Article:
0281                                  * Some nodes in left subtree satisfy Cond2.
0282                                  * Iterate to find the leftmost such node N.
0283                                  * If it also satisfies Cond1, that's the match
0284                                  * we are looking for. Otherwise, there is no
0285                                  * matching interval as nodes to the right of N
0286                                  * can't satisfy Cond1 either.
0287                                  */
0288                                 node = left;
0289                                 continue;
0290                         }
0291                 }
0292                 if (node->start <= last) {              /* Cond1 */
0293                         if (node->last >= start)        /* Cond2 */
0294                                 return node;    /* node is leftmost match */
0295                         if (node->rb.rb_right) {
0296                                 node = rb_entry(node->rb.rb_right,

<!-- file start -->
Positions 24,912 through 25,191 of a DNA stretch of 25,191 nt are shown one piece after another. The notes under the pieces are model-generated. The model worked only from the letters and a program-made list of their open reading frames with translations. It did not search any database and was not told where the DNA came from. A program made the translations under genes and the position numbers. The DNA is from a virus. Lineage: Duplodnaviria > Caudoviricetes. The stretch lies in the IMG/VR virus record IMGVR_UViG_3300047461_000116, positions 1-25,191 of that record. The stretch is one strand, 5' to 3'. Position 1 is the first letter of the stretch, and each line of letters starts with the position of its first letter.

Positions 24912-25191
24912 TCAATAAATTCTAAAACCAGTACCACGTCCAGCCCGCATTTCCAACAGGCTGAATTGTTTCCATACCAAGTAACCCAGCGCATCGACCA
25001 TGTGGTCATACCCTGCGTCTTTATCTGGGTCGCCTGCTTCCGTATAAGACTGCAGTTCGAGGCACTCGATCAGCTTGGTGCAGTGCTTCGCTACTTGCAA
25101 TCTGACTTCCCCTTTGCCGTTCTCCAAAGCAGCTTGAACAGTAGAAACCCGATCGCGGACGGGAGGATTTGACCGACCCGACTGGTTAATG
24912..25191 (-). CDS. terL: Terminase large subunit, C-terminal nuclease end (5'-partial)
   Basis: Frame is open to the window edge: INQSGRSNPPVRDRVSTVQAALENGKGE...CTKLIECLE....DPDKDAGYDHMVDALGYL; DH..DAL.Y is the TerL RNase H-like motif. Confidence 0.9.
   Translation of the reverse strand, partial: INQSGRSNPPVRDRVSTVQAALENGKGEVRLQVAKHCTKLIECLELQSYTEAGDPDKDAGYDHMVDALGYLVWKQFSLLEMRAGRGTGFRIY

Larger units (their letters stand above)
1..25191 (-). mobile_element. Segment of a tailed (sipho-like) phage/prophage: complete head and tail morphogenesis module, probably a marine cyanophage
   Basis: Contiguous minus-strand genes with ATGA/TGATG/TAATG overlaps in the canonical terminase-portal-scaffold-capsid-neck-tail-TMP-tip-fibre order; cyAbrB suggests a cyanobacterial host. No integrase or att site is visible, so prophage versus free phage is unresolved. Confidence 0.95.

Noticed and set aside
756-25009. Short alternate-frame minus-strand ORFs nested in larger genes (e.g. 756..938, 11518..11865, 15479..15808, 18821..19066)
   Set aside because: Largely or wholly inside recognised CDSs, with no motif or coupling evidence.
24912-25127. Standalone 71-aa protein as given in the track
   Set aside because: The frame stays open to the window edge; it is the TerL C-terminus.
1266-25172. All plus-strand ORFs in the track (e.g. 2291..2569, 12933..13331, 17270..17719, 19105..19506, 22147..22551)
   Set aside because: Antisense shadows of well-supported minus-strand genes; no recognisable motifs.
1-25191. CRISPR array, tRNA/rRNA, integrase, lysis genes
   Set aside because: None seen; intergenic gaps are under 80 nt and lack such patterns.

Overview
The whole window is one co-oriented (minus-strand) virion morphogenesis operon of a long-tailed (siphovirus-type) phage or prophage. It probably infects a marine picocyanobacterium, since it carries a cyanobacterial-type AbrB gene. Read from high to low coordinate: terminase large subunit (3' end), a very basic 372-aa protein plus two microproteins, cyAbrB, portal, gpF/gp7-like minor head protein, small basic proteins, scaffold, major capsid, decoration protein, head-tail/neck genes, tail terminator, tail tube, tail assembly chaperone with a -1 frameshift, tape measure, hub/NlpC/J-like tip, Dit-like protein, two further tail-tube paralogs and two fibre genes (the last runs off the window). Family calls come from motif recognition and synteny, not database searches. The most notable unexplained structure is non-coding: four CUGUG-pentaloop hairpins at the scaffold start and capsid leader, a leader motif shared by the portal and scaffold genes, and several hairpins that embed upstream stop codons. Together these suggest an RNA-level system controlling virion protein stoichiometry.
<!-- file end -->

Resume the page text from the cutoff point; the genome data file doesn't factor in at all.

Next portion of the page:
0297                                         struct interval_tree_node, rb);
0298                                 if (node->__subtree_last >= start)
0299                                         continue;
0300                         }
0301                 }
0302                 return NULL;    /* No match */
0303         }
0304 }
0305 
0306 Insertion/removal are defined using the following augmented callbacks:
0307 
0308 static inline unsigned long
0309 compute_subtree_last(struct interval_tree_node *node)
0310 {
0311         unsigned long max = node->last, subtree_last;
0312         if (node->rb.rb_left) {
0313                 subtree_last = rb_entry(node->rb.rb_left,
0314                         struct interval_tree_node, rb)->__subtree_last;
0315                 if (max < subtree_last)
0316                         max = subtree_last;
0317         }
0318         if (node->rb.rb_right) {
0319                 subtree_last = rb_entry(node->rb.rb_right,
0320                         struct interval_tree_node, rb)->__subtree_last;
0321                 if (max < subtree_last)
0322                         max = subtree_last;
0323         }
0324         return max;
0325 }
0326 
0327 static void augment_propagate(struct rb_node *rb, struct rb_node *stop)
0328 {
0329         while (rb != stop) {
0330                 struct interval_tree_node *node =
0331                         rb_entry(rb, struct interval_tree_node, rb);